(Sankei: November 10, 2015 – p. 5)
It was learned on Nov. 9 that the government is engaged in final coordination to hold a Japan-Russia summit to arrange for President Vladimir Putin’s visit to Japan on the sidelines of the Asia-Pacific Economic Cooperation (APEC) summit taking place in Manila on Nov. 18-19. Japan is giving priority to making progress in the Northern Territories negotiations and will leave the timing of the visit to a political decision by the Russian presidential office. If the visit is to take place next year after a considerable period of time, the two sides will continue to hold high- level dialogue, such as by inviting Foreign Minister Sergey Lavrov to Japan, in the meantime. Putin’s visit to Japan will depend very much on his willingness to negotiate the territorial issue.
The planned Japan-Russia summit will promote negotiations for concluding a peace treaty, as well as reaffirm the continuation of dialogue at the leader level. If Putin fails to indicate when he will visit Japan, the two leaders will agree on realizing this visit at the “most appropriate time.”
The Japanese government regards Putin’s visit as a rare opportunity for settling the issue of sovereignty over the Northern Territories. It would like to use investment and technology transfer as incentives to draw concessions from Russia.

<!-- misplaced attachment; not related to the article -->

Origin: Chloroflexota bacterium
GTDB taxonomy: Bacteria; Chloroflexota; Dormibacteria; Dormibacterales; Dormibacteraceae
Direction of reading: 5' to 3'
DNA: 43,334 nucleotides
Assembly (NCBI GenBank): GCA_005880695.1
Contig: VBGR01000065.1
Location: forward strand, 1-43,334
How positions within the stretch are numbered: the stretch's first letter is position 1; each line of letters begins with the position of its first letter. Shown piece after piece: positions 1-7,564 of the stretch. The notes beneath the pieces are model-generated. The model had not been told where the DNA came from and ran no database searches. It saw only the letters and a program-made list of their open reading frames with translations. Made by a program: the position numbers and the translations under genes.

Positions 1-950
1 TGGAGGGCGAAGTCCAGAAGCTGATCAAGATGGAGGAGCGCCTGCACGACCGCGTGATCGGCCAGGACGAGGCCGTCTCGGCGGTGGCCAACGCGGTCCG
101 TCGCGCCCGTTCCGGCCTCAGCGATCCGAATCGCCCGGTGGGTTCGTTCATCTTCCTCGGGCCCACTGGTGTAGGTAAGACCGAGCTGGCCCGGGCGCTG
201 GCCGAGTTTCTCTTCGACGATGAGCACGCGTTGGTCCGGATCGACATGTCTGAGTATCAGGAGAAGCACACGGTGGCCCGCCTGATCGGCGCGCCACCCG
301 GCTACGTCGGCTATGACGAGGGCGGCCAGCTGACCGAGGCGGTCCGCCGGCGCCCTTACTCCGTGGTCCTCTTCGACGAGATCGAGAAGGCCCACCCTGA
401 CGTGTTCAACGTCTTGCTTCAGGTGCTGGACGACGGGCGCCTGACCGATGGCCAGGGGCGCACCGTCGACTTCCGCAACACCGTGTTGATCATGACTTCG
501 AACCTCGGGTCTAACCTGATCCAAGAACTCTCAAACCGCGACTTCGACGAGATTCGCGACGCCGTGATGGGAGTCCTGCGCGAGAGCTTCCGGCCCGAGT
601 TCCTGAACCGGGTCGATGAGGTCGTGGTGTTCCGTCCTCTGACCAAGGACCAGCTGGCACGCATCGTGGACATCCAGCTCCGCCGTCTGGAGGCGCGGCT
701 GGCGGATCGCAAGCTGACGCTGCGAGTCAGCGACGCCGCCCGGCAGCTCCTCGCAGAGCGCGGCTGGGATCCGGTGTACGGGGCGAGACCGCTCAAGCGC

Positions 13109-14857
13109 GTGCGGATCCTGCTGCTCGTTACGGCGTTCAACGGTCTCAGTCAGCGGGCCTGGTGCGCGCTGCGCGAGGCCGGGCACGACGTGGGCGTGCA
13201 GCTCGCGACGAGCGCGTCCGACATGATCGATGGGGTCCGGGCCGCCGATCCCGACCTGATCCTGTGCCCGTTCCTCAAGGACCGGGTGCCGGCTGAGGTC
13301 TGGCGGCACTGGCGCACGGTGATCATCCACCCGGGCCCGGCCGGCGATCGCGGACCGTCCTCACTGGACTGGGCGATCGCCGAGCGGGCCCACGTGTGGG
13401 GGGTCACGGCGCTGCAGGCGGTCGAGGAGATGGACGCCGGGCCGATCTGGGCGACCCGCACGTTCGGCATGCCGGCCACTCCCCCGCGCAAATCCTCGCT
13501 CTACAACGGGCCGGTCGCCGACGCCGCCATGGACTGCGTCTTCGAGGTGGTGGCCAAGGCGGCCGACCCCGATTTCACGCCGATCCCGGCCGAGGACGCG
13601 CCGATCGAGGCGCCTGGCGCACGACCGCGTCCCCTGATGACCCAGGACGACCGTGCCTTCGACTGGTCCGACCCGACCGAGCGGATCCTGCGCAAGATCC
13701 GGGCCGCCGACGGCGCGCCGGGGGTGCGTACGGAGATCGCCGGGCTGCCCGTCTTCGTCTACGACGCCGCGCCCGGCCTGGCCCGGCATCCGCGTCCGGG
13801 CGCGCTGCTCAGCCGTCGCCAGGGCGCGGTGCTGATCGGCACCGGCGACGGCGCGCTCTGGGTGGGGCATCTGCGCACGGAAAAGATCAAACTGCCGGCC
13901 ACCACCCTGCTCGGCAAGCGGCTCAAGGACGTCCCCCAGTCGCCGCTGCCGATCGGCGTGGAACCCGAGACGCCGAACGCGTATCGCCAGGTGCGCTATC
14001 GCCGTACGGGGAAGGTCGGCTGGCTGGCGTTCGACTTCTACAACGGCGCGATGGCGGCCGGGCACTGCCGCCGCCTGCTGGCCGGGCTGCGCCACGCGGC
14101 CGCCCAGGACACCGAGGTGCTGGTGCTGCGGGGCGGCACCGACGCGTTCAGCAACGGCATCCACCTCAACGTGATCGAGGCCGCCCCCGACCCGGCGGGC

Prime Minister Shinzo Abe had sounded out Putin regarding a visit to Japan in 2014 at their summit meeting during his visit to Russia in 2013. However, this was postponed to 2015 due to intensifying conflict between the G7 and Russia over the Ukraine crisis. Subsequently, Russia has also failed to resolve its differences with the G7 over such issues as Syria. A source on Japan-Russia diplomacy observes that “public opinion in Russia is in favor of a strong government,” so the conditions are not conducive for making progress in the territorial talks.
The Japanese government will accept Putin’s decision on the timing of his visit. In addition to the two foreign ministers, it will arrange for exchange of visits between National Security Secretariat chief Shotaro Yachi and Russian Security Council secretary Nikolai Patrushev, a close confidant of Putin.
The Japanese government is not insisting on a particular timeframe for Putin’s visit because it reckons that “Putin is the only person who can make a decision on the territorial issue,” according to a source at the Prime Minister’s Official Residence (Kantei). Even if Putin engages in territorial negotiations, it will be difficult to achieve any progress if the conditions are not right.
The U.S. government is pressuring Japan on Putin’s visit. However, a senior Foreign Ministry official says that, “Territorial issues should be resolved by the concerned parties in principle. The U.S. has indicated its understanding unofficially.”
Abe is also coordinating to hold bilateral summits with the U.S., China, Malaysia (ASEAN Summit host), the Philippines, and other countries on the sidelines of the G20 Summit, the ASEAN Summit, and other international conferences from Nov. 15.